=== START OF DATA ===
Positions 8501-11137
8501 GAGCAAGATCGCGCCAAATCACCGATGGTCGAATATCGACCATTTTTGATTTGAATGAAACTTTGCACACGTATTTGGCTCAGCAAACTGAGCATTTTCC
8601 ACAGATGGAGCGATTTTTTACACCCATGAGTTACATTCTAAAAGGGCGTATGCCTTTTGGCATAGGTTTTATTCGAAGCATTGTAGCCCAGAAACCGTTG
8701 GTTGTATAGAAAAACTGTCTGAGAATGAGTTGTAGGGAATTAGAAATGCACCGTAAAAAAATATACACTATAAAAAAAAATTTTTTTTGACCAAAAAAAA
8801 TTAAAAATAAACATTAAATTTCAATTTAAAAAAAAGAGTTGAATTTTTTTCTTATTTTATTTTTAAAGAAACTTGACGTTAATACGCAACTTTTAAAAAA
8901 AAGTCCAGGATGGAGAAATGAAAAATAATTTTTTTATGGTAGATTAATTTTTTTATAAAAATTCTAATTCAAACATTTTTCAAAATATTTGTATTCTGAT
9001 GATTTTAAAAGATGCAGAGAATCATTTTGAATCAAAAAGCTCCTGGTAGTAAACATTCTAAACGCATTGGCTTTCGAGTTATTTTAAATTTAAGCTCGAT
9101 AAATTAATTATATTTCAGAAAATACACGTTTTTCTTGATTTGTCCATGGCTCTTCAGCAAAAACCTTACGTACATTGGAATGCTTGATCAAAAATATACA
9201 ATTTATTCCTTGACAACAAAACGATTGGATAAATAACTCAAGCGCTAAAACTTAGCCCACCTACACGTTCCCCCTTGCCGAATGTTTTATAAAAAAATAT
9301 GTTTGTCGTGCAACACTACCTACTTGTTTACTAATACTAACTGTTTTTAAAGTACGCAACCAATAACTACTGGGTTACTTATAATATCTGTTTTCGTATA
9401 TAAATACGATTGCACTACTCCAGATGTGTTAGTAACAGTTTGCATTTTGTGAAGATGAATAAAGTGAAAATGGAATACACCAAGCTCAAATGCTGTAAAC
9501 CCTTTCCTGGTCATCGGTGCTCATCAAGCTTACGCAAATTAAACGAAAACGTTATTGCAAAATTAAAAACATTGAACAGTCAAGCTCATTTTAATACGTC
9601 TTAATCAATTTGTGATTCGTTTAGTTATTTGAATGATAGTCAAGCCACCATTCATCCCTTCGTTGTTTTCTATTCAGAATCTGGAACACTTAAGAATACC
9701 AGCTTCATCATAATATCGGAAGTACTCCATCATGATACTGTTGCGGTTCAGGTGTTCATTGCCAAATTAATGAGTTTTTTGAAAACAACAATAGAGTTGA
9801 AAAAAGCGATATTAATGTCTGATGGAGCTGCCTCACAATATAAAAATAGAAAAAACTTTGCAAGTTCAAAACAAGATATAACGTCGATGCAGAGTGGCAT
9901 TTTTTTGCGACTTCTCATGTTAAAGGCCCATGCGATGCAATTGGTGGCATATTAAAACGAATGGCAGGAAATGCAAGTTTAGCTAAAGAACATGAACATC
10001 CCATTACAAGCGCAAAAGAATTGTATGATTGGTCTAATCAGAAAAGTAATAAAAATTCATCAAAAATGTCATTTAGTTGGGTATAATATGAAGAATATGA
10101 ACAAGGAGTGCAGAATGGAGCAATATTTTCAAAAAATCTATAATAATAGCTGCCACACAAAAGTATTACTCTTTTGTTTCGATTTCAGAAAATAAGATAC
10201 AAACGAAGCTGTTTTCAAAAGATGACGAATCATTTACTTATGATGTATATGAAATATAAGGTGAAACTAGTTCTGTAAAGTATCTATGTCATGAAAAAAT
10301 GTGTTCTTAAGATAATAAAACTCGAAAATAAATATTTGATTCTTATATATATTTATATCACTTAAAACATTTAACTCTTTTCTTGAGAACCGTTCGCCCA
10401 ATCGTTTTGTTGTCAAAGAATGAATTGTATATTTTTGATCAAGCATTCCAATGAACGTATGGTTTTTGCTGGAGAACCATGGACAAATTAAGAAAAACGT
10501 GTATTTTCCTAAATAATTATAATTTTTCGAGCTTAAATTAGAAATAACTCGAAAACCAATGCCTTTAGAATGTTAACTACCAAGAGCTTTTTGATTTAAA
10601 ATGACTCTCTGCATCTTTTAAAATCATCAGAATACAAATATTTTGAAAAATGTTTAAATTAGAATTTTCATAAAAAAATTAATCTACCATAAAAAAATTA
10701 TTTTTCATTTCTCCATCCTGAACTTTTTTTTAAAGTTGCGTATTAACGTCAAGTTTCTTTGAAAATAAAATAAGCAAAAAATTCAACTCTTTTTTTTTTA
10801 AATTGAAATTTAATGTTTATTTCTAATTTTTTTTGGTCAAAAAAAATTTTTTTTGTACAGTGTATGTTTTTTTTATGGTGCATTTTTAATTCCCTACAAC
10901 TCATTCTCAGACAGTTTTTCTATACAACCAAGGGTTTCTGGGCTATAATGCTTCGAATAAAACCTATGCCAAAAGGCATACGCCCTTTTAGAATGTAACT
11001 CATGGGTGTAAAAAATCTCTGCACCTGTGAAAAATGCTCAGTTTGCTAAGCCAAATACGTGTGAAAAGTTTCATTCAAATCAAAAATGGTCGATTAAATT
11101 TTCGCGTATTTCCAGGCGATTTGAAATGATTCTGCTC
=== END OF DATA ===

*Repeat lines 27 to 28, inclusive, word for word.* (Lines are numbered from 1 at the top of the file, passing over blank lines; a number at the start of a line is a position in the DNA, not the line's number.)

11001 CATGGGTGTAAAAAATCTCTGCACCTGTGAAAAATGCTCAGTTTGCTAAGCCAAATACGTGTGAAAAGTTTCATTCAAATCAAAAATGGTCGATTAAATT
11101 TTCGCGTATTTCCAGGCGATTTGAAATGATTCTGCTC